The Florida Bar
PROFESSIONAL ETHICS OF THE FLORIDA BAR
January 8, 1968
January 8, 1968
Absent consent of the clients, it would not be proper for legal services program to represent conflicting interests, whether different lawyers provided the representation or whether different “law offices” were involved.
Chairman MacDonald stated the opinion of the committee:
A lawyer member of the Board of Directors of South Florida Migrant Legal Services Program, Inc., an organization funded by the Office of Economic Opportunity for the dispensing of legal services, and presumably similar to Law, Inc. of Hillsborough County, described in our Opinion 66-56 [since withdrawn], inquires whether the entity may properly represent two or more persons possessing conflicting interests. We are further asked whether the answer to the basic inquiry would differ if it were assumed that separate “law offices” operated in the program would represent the individuals in question, or different attorneys in the same law office would represent them.
Canon 6 describes the obligations of lawyers with reference to the representation of conflicting interests. As set forth at length in our 66-56, the Canons are fully operative upon the individual lawyers dispensing legal services for OEO programs. It is our judgment that, absent consent as prescribed in Canon 6, it would not be proper for this OEO program to provide representation of conflicting interests, whether different lawyers provided the representation, or whether different “law offices” were involved. It is manifest that this program, like the one described in 66-56, is managed by a single executive reporting to a single board. Presumably there is at least some commingling of records at a central point and there is the ordinary interchange of information between attorneys typical of any large law firm. Thus in our judgment it would be entirely inappropriate to permit such representation.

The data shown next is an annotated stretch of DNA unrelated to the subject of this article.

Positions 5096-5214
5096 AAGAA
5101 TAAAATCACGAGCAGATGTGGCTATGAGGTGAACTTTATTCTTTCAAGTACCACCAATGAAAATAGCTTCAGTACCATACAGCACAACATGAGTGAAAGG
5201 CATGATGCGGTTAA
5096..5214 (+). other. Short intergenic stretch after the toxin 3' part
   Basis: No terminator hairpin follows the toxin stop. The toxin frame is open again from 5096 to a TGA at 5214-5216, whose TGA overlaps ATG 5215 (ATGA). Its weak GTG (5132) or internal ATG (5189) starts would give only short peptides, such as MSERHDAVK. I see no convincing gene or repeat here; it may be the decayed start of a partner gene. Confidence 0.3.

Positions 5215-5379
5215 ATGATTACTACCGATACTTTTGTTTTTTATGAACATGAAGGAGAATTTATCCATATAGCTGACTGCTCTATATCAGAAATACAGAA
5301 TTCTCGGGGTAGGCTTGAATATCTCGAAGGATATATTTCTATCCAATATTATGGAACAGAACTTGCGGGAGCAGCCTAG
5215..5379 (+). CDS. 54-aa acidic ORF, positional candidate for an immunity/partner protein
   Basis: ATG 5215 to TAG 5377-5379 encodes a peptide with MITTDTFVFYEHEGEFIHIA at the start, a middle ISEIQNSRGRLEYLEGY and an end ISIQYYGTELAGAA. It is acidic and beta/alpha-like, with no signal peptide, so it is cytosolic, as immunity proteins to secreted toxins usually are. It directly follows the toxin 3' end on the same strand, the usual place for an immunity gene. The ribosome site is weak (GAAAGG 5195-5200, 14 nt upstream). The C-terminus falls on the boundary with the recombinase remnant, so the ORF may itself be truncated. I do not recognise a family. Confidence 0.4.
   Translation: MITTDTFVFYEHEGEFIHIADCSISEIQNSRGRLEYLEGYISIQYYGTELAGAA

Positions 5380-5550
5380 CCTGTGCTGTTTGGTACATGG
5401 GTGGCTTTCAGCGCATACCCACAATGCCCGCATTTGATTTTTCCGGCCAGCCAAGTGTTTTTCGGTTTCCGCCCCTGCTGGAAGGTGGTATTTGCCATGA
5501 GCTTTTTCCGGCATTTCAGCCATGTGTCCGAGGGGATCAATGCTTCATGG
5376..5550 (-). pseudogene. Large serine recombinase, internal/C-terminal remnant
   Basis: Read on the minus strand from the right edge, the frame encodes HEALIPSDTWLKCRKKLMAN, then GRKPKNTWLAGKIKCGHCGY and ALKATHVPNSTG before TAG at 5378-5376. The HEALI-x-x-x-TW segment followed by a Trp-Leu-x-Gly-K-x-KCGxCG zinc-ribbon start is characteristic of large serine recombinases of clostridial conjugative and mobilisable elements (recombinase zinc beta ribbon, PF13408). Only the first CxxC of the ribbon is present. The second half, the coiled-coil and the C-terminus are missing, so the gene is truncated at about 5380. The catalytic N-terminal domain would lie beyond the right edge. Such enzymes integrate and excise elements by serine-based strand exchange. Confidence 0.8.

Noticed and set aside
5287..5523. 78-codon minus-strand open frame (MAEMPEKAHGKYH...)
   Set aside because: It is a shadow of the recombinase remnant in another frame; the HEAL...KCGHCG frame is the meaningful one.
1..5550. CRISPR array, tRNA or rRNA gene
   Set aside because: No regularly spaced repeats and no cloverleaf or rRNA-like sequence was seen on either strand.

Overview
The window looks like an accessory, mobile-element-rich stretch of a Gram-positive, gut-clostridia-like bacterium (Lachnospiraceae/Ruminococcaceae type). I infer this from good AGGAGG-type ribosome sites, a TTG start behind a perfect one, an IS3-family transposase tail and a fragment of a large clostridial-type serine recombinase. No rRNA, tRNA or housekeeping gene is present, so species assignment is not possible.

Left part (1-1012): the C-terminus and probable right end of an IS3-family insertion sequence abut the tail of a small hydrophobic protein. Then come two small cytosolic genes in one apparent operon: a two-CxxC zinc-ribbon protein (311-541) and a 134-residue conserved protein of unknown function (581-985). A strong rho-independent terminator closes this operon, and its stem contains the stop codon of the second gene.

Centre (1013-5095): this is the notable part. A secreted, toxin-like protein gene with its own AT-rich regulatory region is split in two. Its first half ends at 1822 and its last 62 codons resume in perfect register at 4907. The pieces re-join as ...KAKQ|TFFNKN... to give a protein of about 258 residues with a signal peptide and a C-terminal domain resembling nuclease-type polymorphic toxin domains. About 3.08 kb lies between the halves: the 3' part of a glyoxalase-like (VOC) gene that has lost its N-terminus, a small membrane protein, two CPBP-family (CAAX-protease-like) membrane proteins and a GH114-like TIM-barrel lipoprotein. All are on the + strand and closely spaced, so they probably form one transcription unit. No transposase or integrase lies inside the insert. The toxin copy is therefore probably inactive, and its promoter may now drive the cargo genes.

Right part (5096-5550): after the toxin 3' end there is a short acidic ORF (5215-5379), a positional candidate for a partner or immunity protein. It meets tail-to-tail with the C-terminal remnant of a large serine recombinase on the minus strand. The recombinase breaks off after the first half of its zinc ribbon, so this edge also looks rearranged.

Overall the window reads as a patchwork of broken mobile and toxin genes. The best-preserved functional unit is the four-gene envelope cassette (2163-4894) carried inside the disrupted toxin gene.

We underline that the type of clientele to whom services of this program are dispensed are such that any consent to such representation as described in Canon 6 must be procured with extreme caution, and that any doubt whatever must be resolved against the representation. Hopefully, the incidence of potential conflicts will not be great. In the event that such conflicts develop it is to be hoped that legal aid programs or lawyer referral services already existent in the county would provide the necessary volunteer representation. In the event that this type aid is not available it is suggested that application be made to the appropriate court for instructions.